Sans charging stations, Chetak or Priya can’t make a comeback

India is bullish on electric. The present dispensation has been talking about an all electric future. While the government has a plan to push for 30% electric vehicles and green mobility by 2030, charging is being ignored.

By: | Published: October 19, 2019 8:34 AM

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One of the primary reasons for late adoption of CNG was the absence of requisite infrastructure in terms of filling stations. While the government introduced CNG as an environmentally friendly alternative, long lines at CNG pumps—it would take 35-40 minutes of waiting time—ensured not many bought into the government’s rhetoric. In fact, sales of CNG vehicles only took off when the government compulsorily mandated commercial vehicles to have CNG. While this boom has ensured enough infrastructure, the government, it seems, has not learnt its lesson.

India is bullish on electric. The present dispensation has been talking about an all electric future. While the government has a plan to push for 30% electric vehicles and green mobility by 2030, charging is being ignored. It recently announced a new policy for EV charging stations, where in it is mandated to have one EV station every 25 kms and within a grid of 9 sq km in cities, the problem is space and expense. For one, electrics are an expensive proposition, if the cost of charging is also added that may deter a lot many buyers from plugging into government’s narrative. Two, space is a constraint. And, for metro cities, where the government plans to setup enough stations within the next 1-3 years, it may be a bigger issue, as infrastructure costs are high. Besides, even if it asks pumps to have a mandatory charging station, many may just flout the norms in absence of enough vehicles.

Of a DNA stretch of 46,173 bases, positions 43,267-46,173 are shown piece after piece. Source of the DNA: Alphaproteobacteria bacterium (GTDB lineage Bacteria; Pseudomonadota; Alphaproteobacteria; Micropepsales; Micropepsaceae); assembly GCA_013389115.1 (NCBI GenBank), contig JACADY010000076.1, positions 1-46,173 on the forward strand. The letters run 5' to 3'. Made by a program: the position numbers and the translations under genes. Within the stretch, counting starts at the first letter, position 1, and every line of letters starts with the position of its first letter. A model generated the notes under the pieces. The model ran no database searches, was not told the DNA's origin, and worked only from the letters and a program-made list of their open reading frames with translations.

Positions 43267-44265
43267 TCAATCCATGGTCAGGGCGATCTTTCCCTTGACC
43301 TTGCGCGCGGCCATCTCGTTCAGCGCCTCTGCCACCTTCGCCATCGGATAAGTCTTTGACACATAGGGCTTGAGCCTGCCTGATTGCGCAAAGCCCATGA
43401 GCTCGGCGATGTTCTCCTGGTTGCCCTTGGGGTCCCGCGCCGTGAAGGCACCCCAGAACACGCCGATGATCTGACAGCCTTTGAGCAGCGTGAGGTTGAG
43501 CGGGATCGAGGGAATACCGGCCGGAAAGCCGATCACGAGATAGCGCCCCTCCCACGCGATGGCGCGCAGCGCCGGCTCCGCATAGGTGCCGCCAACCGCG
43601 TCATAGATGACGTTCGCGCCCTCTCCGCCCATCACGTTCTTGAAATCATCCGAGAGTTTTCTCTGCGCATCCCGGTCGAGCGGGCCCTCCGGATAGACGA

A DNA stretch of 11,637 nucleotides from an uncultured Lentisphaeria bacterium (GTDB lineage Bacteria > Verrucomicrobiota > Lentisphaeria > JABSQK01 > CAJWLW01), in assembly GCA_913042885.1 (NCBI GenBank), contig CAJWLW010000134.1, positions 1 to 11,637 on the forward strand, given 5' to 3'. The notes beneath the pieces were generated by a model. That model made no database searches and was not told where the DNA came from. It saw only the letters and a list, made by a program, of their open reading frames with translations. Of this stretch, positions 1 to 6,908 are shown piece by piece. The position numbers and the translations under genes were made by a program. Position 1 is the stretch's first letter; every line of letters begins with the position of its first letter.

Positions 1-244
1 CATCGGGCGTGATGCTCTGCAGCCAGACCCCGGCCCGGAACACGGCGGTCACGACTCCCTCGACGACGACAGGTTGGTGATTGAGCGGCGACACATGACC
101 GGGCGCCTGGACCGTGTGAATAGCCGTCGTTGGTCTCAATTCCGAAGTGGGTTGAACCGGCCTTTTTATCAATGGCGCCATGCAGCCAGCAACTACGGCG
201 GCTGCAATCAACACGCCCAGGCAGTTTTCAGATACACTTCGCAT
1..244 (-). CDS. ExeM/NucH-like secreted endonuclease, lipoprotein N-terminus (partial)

Even if people do buy into the government rhetoric, parking spaces are limited. Societies cannot provide charging stations for all vehicles, and for many who park their vehicles on the road, there will be no charging. Most automakers adopting slow charging batteries—fast charging is still expensive—is another hassle.

The new entrant to join the electric bandwagon is Bajaj. The company recently launched a redesigned version of Chetak in an electric avatar. While Bajaj is playing more on nostalgia—Chetak may be priced at Rs 1 lakh which will put it out of the reach of many buyers—the gambit is more of a long shot given the absence of electric infrastructure. One idea is for the private sector to go for infrastructure or for electric charging points to be setup with pay as you charge model, but who would want to wait 45 mins to go 45 kms.

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